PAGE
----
Don’t skip the bats!

At Disney’s Animal Kingdom, you can skip the bat display. There is a sign that directs you past the enclosure of Malayan flying foxes (Pteropus vampyrus) should you, for some incomprehensible reason, wish to not see them. These large fruit bats are impressive and utterly lovely; I could not wait to catch a glimpse.

The woman in front of me split from her husband and toddler and pushed a stroller past the exhibit with an audible intention of avoiding the bats. She was afraid.

I’m at a loss.

She was afraid of this:


Let’s turn them 180 degrees:


bat cute bat

ARE YOU KIDDING ME?! Those critters are adorable.

While I’m in the display, I cringe to hear parents point them out to their offspring and refer to them “vampires” or “Dracula”.  Thanks, pop culture! We learn nonsense via fiction and go through life not bothering to correct it.

These bats are undoubtedly huge with a great black wing span yet they eat fruit, not blood. They don’t attack people. They are remarkably adapted to their niche in the world and deserve a place in it without ignorance that fuels cruelty and extermination.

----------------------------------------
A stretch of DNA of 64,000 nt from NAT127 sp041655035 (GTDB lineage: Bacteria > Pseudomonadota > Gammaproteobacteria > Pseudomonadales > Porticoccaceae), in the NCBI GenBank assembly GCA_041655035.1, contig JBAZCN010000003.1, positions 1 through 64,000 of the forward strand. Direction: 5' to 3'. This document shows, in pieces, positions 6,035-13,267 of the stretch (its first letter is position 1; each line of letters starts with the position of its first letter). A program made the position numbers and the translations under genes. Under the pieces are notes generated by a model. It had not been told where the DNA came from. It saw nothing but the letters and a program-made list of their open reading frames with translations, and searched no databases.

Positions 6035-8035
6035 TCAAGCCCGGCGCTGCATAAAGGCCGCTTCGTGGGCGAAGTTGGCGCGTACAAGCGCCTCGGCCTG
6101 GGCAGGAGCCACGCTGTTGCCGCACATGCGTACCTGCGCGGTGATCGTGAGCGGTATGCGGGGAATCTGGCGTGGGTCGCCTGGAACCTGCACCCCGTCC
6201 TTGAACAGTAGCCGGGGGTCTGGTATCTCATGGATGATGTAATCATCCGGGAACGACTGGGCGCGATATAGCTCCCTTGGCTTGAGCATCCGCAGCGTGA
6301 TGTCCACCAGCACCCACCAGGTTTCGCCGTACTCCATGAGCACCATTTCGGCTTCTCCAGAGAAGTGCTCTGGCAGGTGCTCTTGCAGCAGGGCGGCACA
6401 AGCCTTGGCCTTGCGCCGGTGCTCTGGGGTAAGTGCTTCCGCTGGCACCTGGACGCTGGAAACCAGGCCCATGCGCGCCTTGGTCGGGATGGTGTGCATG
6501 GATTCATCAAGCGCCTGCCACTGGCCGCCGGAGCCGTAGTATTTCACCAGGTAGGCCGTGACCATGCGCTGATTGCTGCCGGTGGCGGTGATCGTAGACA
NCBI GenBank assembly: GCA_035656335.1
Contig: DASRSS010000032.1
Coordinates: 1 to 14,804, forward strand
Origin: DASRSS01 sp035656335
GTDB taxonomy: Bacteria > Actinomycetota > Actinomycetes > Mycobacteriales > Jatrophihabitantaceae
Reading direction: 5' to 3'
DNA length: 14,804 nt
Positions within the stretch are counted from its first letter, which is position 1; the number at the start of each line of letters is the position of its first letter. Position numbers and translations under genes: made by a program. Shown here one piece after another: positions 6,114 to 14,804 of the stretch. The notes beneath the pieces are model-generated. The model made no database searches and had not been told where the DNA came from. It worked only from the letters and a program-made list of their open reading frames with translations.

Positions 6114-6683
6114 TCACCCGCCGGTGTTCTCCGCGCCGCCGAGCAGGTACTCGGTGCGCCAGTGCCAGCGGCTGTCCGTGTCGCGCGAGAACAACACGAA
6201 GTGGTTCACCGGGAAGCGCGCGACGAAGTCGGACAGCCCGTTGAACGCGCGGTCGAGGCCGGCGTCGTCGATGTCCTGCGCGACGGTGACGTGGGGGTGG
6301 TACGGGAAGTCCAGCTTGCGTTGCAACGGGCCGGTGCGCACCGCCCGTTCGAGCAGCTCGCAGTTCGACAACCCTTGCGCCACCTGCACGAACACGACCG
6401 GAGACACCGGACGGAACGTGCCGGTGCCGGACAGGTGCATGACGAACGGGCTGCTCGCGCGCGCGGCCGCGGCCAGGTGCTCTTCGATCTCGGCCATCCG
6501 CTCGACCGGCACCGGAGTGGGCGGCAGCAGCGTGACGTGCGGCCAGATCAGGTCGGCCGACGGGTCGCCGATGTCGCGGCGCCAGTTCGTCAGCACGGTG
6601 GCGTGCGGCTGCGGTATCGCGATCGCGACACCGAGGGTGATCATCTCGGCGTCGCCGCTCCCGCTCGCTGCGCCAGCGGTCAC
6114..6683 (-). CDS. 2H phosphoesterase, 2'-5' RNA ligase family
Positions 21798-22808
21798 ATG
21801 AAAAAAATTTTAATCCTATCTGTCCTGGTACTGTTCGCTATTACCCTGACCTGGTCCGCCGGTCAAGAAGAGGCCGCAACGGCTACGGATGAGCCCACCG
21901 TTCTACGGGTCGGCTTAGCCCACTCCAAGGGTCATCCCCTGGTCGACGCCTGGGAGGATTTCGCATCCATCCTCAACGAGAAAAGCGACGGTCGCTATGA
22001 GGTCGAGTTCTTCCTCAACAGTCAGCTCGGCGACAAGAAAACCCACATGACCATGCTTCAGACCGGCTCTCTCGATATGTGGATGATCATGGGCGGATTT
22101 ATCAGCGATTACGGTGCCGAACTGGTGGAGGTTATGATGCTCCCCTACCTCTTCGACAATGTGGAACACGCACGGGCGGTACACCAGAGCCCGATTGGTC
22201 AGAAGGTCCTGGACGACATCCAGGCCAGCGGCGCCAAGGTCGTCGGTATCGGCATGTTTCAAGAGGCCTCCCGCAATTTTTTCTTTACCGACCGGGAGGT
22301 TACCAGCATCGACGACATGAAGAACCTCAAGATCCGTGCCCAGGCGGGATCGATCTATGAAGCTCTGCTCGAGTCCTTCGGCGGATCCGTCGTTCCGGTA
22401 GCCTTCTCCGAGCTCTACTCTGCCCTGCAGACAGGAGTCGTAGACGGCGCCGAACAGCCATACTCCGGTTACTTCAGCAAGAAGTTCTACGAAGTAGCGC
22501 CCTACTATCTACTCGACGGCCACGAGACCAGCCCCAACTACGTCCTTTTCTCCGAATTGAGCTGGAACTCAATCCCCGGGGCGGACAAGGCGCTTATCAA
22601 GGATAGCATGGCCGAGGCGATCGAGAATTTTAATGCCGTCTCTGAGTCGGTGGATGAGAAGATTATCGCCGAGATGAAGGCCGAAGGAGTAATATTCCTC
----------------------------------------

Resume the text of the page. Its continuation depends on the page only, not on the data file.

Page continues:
Having a snooze.
Having a snooze.

The most important purpose of zoos and animal parks is to bring people up close to learn about animals they don’t regularly see or that are killed for the wrong reasons. Education is key to protecting animals that most humans don’t realize need to be respected and allowed a space to exist.

I was really irked that this woman would bring her family to an animal park and choose to remain ignorant, to indulge a misguided fear. I do understand that not everyone feels comfortable to be up close to spiders, insects, snakes or rats. Even one of the guides at the park says he rushes past the hissing cockroach display because he doesn’t like them. I’m not a fan of roaches and hate scorpions but I make myself examine them because they are darned interesting.

On the “Bug’s Life” attraction, people are sprayed with bug spray, giant spiders descend from the ceiling, and you feel surprise movement under the seats. It’s GREAT. It’s more of a freak out than these lovely real animals who are just going about their lives as nature made them. I give credit to Disney corporation for their support of conservation efforts and for making an great effort to reach kids and their families with a kingdom that includes animals, not just humans. Yes, I get a bit hung-up about their promotion of fiction over facts, too, but I get they are thinking about appealing to their young audience.

I am saddened by those who are unwilling to at least attempt to learn about animals so different from us, to cling so tightly to wrongheaded ideas that they never are open to the bigger view. To be so isolated to think that the world is only for PEOPLE means you miss out on the tremendous variety, beauty and creativity of life on earth.

To spite that closed-minded woman, and because I adore bats of all kinds, I bought a tee today in their fundraiser to support bat rescue. Why don’t you, too. These little guys and girl will be grateful.